Desexing your dog? Here’s How To Prepare Before Surgery

Here we discuss desexing dogs, when to do it, how to prepare for it and post-surgery care. Scroll down for tips and product recommendations.

Our little girl, Winky (5-month-old Cavoodle puppy), recently went through her desexing surgery. And our male pup Ollie who is now 2 and half years old, also got desexed when he was 6 months. So we thought of sharing our experience just in case it is helpful. Please note this is just our experience, consider your individual circumstances and consult your vet for the best healthcare for your puppy.

What is Desexing?

Desexing or neutering is one of the most common procedures to surgically remove testes or ovaries so that your pup won’t be able to reproduce. It is also known as “spaying” in females and “castration” in males. It’s a routine, one-day procedure that is usually done under general anaesthesia in female pups, and sometimes under general anaesthesia if your male pup has a complication like undescended testes. If all goes well your pup will recover in a few hours and be ready to be home in a few hours.

Why do it?

Desexing can have many benefits and there are numerous scientific studies done to understand the effects of desexing. You can read more about desexing in this review paper. Here is a summary of potential benefits

  • Health benefits – Desexing reduces or eliminates common life-limiting diseases of the female reproductive system, such as pyometra and mammary tumours. Some male dogs may have undescended testes, also known as Cryptorchidism (Ollie had this, and the surgery can be complicated – similar to females when this occurs). So It is essential to neuter early to avoid testicular torsion and cancer.
    While there are a plethora of health benefits, there can also be health risks such as obesity, ligament rupture and a few cancers. However, studies on these health risks of desexing are limited by the dog’s age and breed and may not apply to the whole dog population.
  • Longer lifespan – Studies have shown that female puppies who are desexed tend to live longer. Research on male dogs is inconsistent.
  • Prevent unwanted litter – Puppies are a huge responsibility. Not every dog owner can be a breeder due to time constraints, lack of expertise, and experience. Desexing gives peace of mind to let our puppies out and about in parks without worrying about such accidents.
  • Behavioural improvements – When it comes to behaviour, most studies were done on male dogs. Desexing has been shown to help with behaviours associated with mating, such as urinary marking, territorial behaviour, wandering away from home etc. It is also demonstrated in both male and female dogs that desexing can reduce human bite injuries.
  • Reduced council fees – In Australia, it is a must to register your dogs with the council, and a yearly fee will occur for the lifespan of the dog. If the dog is neutered, this fee can be significantly reduced.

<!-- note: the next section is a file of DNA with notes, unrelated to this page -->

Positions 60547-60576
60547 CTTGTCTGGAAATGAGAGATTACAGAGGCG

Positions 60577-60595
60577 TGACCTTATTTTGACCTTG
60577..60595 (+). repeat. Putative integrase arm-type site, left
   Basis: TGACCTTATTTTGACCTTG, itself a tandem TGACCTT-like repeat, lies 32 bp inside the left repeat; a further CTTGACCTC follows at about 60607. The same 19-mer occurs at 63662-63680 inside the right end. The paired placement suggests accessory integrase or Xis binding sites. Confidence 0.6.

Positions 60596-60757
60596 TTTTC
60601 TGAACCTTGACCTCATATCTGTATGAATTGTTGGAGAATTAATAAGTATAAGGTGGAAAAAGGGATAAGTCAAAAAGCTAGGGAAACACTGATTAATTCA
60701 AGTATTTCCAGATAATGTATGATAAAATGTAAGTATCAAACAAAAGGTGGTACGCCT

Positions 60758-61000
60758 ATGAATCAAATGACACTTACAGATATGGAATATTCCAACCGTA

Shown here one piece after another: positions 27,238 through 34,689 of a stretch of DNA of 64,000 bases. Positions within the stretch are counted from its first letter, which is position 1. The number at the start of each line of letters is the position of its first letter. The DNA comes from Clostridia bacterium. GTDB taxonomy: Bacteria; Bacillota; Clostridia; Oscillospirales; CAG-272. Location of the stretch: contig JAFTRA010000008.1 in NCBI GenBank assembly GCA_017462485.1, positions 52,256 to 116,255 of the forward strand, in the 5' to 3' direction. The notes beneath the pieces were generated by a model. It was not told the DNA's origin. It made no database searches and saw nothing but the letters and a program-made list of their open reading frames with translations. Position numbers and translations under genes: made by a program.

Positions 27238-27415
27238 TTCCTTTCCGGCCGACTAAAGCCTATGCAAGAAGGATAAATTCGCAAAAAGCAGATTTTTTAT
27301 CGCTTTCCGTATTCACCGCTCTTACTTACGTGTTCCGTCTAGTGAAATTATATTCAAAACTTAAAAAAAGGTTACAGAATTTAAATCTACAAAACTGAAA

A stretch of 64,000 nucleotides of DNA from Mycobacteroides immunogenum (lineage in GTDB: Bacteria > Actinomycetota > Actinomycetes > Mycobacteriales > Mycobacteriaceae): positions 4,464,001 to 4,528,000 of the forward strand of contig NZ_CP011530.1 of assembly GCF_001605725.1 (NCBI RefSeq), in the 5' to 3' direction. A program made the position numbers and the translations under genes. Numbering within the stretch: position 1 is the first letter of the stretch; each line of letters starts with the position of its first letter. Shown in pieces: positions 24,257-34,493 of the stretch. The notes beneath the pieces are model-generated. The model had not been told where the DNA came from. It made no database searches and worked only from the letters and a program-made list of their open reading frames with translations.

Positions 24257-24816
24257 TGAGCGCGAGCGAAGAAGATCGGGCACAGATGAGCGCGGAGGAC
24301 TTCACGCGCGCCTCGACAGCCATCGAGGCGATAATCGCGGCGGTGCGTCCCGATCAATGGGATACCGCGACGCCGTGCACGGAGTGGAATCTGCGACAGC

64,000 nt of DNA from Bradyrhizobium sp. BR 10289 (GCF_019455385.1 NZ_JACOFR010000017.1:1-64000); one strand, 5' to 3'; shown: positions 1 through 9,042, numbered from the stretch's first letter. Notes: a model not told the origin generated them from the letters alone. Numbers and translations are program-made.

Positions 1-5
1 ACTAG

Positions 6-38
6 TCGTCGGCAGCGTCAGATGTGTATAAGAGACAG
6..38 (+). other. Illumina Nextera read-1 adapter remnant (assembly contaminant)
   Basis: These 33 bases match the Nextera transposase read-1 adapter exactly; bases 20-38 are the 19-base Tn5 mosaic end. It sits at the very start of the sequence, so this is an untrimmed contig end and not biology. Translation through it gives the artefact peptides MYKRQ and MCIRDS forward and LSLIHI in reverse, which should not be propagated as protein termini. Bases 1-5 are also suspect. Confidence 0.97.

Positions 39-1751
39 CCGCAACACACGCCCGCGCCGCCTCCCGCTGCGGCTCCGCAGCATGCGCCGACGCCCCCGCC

When to desex ?

A puppy wearing a Elizabethan Collar/ soft collar after her desexing surgery
Winky Was desexed at 5+ months

This is an individual decision, so it should be made upon consultation with your vet. The timing of desexing may defer due to personal circumstances, health risks, and the dog breed. It is recommended to desex early. When they are younger, surgery is less complicated, recovery is faster, and they haven’t developed hormones associated “teenage” behaviours.

We desexed both Ollie and Winks between 5-6 months. We decided this was the right time for us due to a few reasons.

  • As mentioned before, Ollie had Unilateral Cryptorchidism, while in some dogs, tests might descend after some time; our vet thought Ollie’s won’t and recommended early desexing to avoid complications.
  • When it comes to female pups, some may prefer to wait and let the female dog have the first cycle (go into “heat”), but the chances of mammary cancer increase with each cycle.
  • Some dog breeds can be predisposed to orthopaedic issues. So waiting until bone growth is done (refer to your vet’s advice) can be good for reducing any ligament alignment issues

How to prepare for surgery

Always consult your vet and make a pre-surgery appointment to discuss what would suit your puppy. Sometimes vets might recommend pre-surgery blood tests to eliminate risks of going under anaesthesia. Some vets can get busy, so making an appointment early is essential. We had a Saturday early morning surgery appointment for both Ollie and Winks, and the surgery finished by noon. Vets/nurses monitored them for about two hours while they regained consciousness and were ready to go home by 2 pm. We also booked appointments for the weekend and had no other commitments so that we could take care of the pups. Also, remember to follow the vet’s advice, such as not feeding solid food before 9 pm the day before the surgery.

Ask your vet for minimally invasive surgery, especially if you have a male pup who goes through a regular neutering process. One of the best things we did was request intradermal stitches so that they heal quite past (usually within 3 days), and we didn’t have to go back to the vet to remove stitches. Also, keep in mind if your pup is recently vaccinated or your female pup recently went into heat, you will have to wait a few weeks prior to surgery.